A Copper-based Gigabit Ethernet Solution – 1000BASE-T

Enormous efforts put on the development of high-performance Ethernet technology that provides gigabit-per-second transmission rates have led to the extension of Gigabit products to include the copper Gigabit Ethernet (GbE) standard: 1000BASE-T. Many papers and articles have been attributed to introducing the fiber-optic GbE standards, such as 1000BASE-SX, 1000BASE-LX, 1000BASE-ZX. And contributions are few about 1000BASE-T. This text just helps you to better understand 1000BASE-T and talks about it: a copper GbE solution.

What Is 1000BASE-T Technology?

1000BASE-T is also known as IEEE 802.3ab. Just judging from its name, “1000” here means the transmission speed of 1000Mbps. The “BASE” refers to BASE band signaling, indicating that only Ethernet signals are carried on the medium. The “T” represents twisted-pair copper cable (for example Cat 5). More specifically, 1000BASE-T uses four pairs of Cat 5 unshielded twisted pair (UTP) to achieve the Gigabit data rate and achieves 1000Mbps data rates by sending and receiving a 250Mbps data stream over each of the four pairs simultaneously. The distribution of four-pair Cat 5 cabling extends from the work area to the equipment room and between equipment in the equipment room, thus enabling connectivity to switched and shared gigabit services for both high-bandwidth work area computing and server farms.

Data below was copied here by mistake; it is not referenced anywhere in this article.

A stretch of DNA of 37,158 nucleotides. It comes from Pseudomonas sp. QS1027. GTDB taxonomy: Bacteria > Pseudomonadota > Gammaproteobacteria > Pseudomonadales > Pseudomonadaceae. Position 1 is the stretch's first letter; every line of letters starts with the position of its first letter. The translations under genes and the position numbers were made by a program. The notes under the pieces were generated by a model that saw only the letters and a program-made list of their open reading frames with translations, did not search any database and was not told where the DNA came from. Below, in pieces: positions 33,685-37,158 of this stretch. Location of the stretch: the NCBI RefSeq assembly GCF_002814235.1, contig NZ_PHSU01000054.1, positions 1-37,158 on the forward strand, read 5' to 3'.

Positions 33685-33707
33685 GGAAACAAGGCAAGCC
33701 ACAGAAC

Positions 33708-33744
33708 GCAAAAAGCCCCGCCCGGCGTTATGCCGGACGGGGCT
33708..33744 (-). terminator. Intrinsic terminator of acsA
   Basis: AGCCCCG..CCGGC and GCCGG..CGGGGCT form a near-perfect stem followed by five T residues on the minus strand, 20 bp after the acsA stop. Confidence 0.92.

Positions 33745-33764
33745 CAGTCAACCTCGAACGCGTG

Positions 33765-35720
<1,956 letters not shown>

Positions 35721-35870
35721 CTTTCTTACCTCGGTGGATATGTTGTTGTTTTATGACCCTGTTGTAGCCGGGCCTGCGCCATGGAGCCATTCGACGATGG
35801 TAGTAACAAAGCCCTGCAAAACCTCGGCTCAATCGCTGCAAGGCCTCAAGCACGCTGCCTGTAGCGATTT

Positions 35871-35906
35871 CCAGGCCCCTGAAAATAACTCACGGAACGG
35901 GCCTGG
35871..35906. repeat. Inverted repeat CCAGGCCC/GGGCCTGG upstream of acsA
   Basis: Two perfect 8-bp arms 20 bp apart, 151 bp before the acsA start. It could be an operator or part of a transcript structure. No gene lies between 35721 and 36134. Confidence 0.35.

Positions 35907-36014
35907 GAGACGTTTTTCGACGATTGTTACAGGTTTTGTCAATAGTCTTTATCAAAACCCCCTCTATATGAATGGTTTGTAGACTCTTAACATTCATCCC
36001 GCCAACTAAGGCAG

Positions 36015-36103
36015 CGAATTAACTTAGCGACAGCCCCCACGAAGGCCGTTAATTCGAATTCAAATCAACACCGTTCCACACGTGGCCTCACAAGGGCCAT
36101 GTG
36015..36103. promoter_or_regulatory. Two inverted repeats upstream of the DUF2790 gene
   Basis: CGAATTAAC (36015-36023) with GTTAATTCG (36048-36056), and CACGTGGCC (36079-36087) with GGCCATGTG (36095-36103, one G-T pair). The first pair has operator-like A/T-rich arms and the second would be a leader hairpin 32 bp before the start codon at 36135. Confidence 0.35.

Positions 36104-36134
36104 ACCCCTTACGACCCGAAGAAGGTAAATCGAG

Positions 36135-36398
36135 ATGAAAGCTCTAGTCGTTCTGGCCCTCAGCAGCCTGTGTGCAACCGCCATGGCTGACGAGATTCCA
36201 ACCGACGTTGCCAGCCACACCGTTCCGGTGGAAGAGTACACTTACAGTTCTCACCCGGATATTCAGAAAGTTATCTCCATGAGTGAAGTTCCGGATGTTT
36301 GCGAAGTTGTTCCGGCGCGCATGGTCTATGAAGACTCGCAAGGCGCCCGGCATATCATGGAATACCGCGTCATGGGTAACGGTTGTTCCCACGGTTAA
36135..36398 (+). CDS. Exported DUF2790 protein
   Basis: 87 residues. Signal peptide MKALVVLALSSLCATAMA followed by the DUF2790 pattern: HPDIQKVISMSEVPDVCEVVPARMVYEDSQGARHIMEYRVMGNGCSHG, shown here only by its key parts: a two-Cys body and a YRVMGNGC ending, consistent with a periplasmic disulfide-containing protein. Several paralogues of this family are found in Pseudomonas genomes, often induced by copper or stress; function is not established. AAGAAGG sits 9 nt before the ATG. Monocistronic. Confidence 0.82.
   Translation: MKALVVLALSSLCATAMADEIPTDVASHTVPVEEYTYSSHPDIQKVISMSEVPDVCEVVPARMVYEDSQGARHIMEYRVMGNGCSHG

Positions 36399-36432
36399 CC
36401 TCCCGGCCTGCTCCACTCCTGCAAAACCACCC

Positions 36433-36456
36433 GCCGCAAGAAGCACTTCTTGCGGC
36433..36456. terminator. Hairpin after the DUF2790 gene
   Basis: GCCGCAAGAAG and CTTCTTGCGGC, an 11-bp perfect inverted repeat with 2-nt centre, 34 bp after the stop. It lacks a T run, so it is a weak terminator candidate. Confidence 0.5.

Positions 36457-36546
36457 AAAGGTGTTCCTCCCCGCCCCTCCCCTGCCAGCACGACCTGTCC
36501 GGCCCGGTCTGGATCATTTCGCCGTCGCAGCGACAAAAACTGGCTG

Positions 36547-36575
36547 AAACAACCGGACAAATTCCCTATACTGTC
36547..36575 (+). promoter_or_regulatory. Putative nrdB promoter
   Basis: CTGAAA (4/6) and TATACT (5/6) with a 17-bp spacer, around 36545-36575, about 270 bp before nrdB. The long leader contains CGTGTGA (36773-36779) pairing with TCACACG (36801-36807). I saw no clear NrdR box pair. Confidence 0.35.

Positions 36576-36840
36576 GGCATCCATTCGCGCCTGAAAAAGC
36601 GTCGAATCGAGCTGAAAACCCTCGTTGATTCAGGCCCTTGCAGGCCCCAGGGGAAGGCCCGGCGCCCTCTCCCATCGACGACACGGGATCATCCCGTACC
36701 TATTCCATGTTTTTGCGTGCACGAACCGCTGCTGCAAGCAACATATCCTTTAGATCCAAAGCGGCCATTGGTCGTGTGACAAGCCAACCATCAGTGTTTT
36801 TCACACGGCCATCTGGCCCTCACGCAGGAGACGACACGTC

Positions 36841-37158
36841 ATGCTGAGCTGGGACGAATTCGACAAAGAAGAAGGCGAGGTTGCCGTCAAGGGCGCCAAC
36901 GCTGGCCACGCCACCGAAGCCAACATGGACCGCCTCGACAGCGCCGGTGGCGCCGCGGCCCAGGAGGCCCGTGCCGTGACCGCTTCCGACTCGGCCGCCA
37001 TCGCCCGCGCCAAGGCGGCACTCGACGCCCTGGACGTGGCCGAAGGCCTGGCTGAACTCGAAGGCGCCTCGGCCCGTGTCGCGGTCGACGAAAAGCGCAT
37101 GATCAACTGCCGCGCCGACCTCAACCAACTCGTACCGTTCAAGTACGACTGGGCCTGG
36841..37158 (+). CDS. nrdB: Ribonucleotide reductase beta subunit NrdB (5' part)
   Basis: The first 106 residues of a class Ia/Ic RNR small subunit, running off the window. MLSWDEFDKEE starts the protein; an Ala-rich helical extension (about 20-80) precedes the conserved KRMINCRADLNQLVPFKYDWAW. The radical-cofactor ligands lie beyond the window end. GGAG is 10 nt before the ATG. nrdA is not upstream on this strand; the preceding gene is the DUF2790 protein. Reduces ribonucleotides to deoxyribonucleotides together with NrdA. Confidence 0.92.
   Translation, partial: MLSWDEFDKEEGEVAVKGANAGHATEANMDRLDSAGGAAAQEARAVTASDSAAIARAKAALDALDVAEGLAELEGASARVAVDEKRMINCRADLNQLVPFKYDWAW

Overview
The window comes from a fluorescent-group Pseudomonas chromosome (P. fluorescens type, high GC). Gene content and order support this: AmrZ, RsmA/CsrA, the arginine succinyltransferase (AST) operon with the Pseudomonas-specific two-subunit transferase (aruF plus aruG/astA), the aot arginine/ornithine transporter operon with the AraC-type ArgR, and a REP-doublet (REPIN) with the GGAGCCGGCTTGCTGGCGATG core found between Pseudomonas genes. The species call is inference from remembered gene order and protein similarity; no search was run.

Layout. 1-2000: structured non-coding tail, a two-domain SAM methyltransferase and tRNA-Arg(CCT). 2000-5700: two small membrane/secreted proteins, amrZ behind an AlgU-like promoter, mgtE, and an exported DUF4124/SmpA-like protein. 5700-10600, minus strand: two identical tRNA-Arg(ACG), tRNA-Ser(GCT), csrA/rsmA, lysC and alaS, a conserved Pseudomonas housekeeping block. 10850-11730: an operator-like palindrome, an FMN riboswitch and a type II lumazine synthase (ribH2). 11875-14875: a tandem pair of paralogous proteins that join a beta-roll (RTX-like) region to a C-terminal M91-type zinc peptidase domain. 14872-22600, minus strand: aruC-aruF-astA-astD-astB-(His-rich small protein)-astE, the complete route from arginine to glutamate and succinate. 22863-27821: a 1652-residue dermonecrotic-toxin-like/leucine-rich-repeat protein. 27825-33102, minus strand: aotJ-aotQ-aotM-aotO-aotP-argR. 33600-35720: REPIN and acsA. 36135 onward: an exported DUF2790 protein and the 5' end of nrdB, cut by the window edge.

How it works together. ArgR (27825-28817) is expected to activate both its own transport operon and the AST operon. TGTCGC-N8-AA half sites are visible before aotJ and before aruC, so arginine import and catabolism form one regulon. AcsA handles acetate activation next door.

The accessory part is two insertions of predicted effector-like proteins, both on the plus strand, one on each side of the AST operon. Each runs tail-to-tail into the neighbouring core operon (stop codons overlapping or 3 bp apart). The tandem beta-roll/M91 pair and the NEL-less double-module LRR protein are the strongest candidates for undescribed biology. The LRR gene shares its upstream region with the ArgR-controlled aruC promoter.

four cat 5 UTP pairs

1000BASE-T is able to provide half-duplex (CSMA/CD) and full-duplex 1000Mb/s Ethernet service over Cat 5 links as defined by ANSI/TIA/EIA-568-A. Besides GbE applications over Cat 5 copper cabling, 1000BASE-T also supports other specifications. First, it supports the Ethernet MAC (Media Access Control), and is backward compatible with a 10/100 Mbps Ethernet. Second, many 1000BASE-T products support 100/1000 auto-negotiation, and therefore 1000BASE-T can be incrementally deployed in a Fast Ethernet network. Third, 1000BASE-T is a high-performing technology with less than one erroneous bit in 10 billion transmitted bits. (10 is the same error rate as that of 100BASE-T.) Topology rules for 1000BASE-T are the same as those used for 100BASE-T.

Why Choose This Copper Gigabit Ethernet Solution?